The Sangamon Valley Public Water District located in Mahomet, Illinois was looking to build a new water treatment plant to address iron, manganese and hardness in their water. Tonka Water was chosen due to their history of quality and expertise. Tonka Water’s Dualator® III was chosen for the treatment of iron and manganese and Pur-IX™ technology was selected to provide water softening. This project was sold based on the rapid payback for brine savings – as compared to a conventional ion exchange system.
Tonka Water’s Dualator® III is a low profile unit that incorporates aeration, detention and filtration into one packaged unit. The Pur-IX™ system provides ease of installation. The overall footprint and large-diameter piping of conventional systems are greatly reduced with Pur-IX™. For Sangamon Valley, this equated to over 30% savings based on present worth analysis, for a 20 year cost of ownership.
The treatment process begins as the raw water enters the aerator section of the Dualator® III where iron oxidation takes place. Following aeration, the water flows through a static mixer located between the aerator and the integral detention section. Chlorine and potassium permanganate are added at the static mixer for oxidation of hydrogen sulfide and manganese. The chemical reactions are completed while traveling through the detention section. In addition, a portion of the iron and manganese precipitate settles to the detention chamber floor, contributing to lengthening filter runs. Water from the detention section is uniformly collected and transferred to the filter, where it is distributed in the filter. The chemically-treated water flows through the IMAR™ media where the iron and manganese precipitates are removed. The water is then pumped from the Dualator® III filter by high-service pumps out to the distribution system. The Pur-IX™ system applies conventional ion exchange in a new, innovative configuration, allowing designers to minimize footprint while ensuring the lowest waste volume. Pur-IX™ incorporates 20 continuously operating ion exchange vessels, 14 of which are treating water in parallel, while the remaining six are being regenerated. The system continuously cycles out-of-service vessels through an efficient multi-step regeneration process, automatically returning regenerated vessels back into service. Operating in this way ensures the ion exchange resin is used to its fullest and maximum capacity, making the process the most efficient possible.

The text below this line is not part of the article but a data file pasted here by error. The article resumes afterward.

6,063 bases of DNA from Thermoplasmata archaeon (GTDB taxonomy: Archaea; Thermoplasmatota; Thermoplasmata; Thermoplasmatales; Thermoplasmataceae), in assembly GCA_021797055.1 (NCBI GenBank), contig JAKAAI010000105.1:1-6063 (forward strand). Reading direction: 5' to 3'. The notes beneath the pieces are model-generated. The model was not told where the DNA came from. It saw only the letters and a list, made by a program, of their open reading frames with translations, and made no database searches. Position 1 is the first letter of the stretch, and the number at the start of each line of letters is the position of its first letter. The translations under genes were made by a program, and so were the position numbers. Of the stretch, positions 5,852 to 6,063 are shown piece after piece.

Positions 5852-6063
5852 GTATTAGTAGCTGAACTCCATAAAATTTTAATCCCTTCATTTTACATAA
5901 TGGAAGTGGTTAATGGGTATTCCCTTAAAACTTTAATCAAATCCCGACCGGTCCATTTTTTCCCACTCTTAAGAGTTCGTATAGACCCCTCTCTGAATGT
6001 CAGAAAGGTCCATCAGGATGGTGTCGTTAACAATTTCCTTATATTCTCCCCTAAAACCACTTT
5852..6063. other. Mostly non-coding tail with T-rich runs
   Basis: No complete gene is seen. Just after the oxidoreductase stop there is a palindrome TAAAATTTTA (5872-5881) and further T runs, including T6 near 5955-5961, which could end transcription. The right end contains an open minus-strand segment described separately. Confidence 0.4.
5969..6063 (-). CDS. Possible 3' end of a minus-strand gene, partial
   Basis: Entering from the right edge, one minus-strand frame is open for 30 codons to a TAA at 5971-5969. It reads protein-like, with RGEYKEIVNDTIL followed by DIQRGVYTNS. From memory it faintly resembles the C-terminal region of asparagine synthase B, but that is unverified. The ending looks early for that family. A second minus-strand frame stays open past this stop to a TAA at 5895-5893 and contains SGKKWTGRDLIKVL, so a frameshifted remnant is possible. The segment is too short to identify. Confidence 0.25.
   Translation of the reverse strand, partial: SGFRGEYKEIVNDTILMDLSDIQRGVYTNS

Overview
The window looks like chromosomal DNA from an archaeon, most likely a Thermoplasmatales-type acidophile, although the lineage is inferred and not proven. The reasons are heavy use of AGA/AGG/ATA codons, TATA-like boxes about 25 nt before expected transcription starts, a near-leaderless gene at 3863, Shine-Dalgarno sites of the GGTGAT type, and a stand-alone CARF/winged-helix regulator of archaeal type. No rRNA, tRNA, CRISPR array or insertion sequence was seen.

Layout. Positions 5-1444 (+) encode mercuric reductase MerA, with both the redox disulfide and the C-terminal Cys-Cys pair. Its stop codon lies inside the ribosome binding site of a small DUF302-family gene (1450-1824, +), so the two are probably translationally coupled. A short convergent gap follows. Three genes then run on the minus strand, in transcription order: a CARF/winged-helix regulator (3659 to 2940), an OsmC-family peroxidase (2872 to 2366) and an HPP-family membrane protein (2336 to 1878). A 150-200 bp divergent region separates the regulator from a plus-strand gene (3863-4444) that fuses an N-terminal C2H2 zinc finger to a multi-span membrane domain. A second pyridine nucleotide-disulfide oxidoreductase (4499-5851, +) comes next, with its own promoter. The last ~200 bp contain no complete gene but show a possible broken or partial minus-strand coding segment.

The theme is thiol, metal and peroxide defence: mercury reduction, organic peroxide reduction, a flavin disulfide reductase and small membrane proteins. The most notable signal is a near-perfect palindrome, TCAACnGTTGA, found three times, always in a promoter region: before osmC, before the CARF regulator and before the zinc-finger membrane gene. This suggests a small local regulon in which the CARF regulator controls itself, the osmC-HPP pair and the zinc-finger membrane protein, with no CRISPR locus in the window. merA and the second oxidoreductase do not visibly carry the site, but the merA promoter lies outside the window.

The project was started up in March, 2016. This plant is designed for 1000 GPM and is expandable to 1500 GPM.